Git, Mercurial, Subversion, SVN..
Why a version control system?
● “Hey, Jane, could you send me a copy of those changes you made last
● “Bob, this function doesn’t work anymore. Did you change something?”
● “Sorry, I can’t seem to find those old classes. I guess you’ll just have to
● “OK, we’ve all been working hard for the last week. Now let’s integrate
everyone’s work together.”
Features of a version control
● Basic functionality:
○ keep track of changes made to files (allows rollbacks)
○ merge the contributions of multiple developers.
○ facilitates backups
○ increased productivity (vs manual version control)
○ encourages experimentation
○ makes source readily available – less duplicated effort
○ helps to identify/fix conflicts
Features of a version control (Conti.)
○ who wrote the code?
○ do we have the rights to it?
● Support software engineering
○ hooks for peer reviews
● Software branches
○ different versions of software need to be maintained, ensure bug fixes shared.
● Record Keeping
○ Commit logs may tie to issue tracking system or be used to enforce guidelines
Different version controlling systems.
● Git is famous these days. Mercurial, Subversion and SVN were popular.
● Distributed VC (Git, mercurial) -- Many operations are local.
Git - Trivia
● Came out of Linux development community.
● Linus Torvalds, 2005.
● Initial goals:
○ Support for non-linear development (thousands of parallel
○ Fully distributed
○ Able to handle large projects like Linux efficiently.
How is git different?
Subversion Git - It takes snapshots!
Three areas of Git
● Unmodifed/modified files, staged files and commited files.
Git file lifecycle
● Modify files in your working directory.
● Stage files, adding snapshots of them to your staging area.
● Do a commit, which takes the files as they are in the staging area and stores
that snapshot permanently to your Git directory.
● If a file is modified but has been added to the staging area, it is staged.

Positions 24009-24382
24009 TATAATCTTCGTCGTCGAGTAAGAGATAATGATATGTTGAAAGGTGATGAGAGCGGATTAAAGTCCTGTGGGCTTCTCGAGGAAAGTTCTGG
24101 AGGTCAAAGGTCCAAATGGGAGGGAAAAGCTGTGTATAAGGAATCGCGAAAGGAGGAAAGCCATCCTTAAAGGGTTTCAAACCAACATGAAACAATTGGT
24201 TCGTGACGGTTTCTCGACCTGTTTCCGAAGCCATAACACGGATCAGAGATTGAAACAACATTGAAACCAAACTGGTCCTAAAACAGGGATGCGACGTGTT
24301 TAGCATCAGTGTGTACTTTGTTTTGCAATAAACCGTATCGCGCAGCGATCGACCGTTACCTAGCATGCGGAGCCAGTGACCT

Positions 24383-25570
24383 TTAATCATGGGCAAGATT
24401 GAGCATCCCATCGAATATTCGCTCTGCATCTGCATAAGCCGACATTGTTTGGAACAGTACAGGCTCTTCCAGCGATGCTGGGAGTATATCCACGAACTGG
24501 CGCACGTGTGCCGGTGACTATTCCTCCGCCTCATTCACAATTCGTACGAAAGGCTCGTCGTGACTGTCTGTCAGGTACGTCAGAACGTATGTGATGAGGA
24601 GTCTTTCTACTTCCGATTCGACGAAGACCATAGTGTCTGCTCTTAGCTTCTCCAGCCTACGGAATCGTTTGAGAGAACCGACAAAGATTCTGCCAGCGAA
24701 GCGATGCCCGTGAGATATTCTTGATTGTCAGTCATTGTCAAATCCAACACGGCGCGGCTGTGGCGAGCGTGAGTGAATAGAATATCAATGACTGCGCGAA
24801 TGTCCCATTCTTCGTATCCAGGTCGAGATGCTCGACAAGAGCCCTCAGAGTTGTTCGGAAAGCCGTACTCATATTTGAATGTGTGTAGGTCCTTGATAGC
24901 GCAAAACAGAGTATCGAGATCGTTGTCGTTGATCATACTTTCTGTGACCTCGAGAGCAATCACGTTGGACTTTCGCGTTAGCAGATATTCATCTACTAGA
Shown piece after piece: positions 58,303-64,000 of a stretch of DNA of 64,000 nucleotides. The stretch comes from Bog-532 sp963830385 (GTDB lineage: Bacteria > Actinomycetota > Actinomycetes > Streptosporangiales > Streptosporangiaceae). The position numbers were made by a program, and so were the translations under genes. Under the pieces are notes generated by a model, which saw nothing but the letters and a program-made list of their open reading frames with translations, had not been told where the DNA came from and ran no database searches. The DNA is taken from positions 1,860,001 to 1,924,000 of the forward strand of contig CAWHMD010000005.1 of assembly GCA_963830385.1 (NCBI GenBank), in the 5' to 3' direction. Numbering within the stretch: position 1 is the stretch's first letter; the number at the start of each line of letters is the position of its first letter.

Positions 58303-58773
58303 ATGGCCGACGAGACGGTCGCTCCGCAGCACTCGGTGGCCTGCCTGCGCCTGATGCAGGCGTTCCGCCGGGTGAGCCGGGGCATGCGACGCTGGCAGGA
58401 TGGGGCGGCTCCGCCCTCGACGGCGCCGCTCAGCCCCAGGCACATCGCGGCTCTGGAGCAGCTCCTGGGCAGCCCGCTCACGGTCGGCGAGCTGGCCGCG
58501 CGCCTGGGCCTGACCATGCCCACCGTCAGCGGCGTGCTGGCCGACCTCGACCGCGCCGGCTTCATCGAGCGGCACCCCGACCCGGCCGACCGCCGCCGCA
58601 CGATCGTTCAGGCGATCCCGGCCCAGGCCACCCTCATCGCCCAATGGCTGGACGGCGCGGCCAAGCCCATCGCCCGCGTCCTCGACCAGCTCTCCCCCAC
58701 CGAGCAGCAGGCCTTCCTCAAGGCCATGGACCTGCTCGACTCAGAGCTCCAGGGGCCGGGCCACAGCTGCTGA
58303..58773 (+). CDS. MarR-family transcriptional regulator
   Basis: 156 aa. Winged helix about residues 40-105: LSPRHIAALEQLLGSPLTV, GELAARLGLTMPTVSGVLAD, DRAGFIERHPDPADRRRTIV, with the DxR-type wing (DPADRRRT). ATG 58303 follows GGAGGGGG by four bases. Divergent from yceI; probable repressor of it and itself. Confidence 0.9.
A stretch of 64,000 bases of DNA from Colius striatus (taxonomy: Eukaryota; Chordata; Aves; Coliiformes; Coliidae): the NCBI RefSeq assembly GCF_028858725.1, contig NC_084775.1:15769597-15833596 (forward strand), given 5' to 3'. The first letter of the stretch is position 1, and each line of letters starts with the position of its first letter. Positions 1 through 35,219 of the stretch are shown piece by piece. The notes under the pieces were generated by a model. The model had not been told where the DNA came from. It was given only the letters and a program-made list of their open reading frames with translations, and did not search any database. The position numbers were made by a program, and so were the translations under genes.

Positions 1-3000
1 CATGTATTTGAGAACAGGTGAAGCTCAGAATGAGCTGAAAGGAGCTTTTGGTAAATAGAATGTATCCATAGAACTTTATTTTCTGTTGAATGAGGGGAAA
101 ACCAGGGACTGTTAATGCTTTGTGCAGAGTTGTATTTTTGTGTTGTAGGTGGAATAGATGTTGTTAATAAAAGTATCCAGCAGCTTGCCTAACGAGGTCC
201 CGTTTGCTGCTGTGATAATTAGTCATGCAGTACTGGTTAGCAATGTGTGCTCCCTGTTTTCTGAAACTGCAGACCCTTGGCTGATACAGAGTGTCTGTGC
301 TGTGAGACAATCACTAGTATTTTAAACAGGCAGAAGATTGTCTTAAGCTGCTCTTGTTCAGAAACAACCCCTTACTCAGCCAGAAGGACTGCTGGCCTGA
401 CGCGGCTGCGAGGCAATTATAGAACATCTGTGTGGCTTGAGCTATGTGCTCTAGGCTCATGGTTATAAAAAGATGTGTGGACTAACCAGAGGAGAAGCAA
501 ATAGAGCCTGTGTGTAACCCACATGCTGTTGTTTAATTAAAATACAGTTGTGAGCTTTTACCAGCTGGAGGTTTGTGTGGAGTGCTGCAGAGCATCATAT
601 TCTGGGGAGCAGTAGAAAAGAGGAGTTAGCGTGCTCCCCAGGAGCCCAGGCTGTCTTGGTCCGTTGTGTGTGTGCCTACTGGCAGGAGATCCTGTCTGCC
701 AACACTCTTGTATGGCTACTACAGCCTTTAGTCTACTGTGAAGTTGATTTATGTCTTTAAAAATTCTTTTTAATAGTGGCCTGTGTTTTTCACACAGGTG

● If it was changed since it was checked out but has not been staged, it is
● Remotes are used to locate remote repos.
So what is github?
● GitHub.com is a site for online storage of Git repositories.
● Many open source projects use it, such as the Linux kernel.
● You can get free space for open source projects or you can pay for private
projects (get a student pack!!).
● Github is also a GSoC organization! Projects include atom, electron e.t.c.
● Alternatives bitbucket, gitlab e.t.c.
● Some organizations host on their own servers (why?).
Get ready to use Git!
● Install git!
● (First time?) Set the name and email for Git to use when you commit:
○ $ git config --global user.name “Bugs Bunny”
○ $ git config --global user.email [email protected]
● You can call git config –list to verify these are set.
● “--global” option.
● $ git config --global core.editor emacs (Vim is default)
Terms to know
● Branches and remotes
● Push, pull, fetch and rebase.
● Update and merge.
Create a local copy of a repo.
● Two common scenarios: (only do one of these):
1. To clone an already existing repo to your current directory:
○ $ git clone [local dir name]
● This will create a directory named local dir name, containing a working copy
of the files from the repo, and a .git directory (used to hold the staging area
and your actual repo)
2. $ git init will create a .git directory in your current directory.
git clone url [dir] copy a git repository so you can add to it
git add files adds file contents to the staging area
git commit records a snapshot of the staging area
git status view the status of your files in the working
directory and staging area
git diff shows diff of what is staged and what is
modified but unstaged
Git commands (Conti.)
git help [command] get help info about a particular command
git pull fetch from a remote repo and try to merge into the
git push push your new branches and data to a remote repository
others: init, reset, branch, checkout, merge, log, tag
● The first time we ask a file to be tracked, and every time before we commit a
file we must add it to the staging area:
○ $ git add README.txt
● This takes a snapshot of these files at this point in time and adds it to the
● To move staged changes into the repo we commit:
○ $ git commit –m “Fixing bug #22”
● These commands are just acting on your local version of repo.
Push, pull and rebase
● Add and Commit your changes to your local repo
● Pull from remote repo to get most recent changes (fix conflicts if necessary,
add and commit them to your local repo)
● Push your changes to the remote repo
● Using rebase.
Pull requests and merge conflicts.
● Most important part in FOSS contributions.
● Can be better understood by a demo.
● Branch annotates which commit we are working on.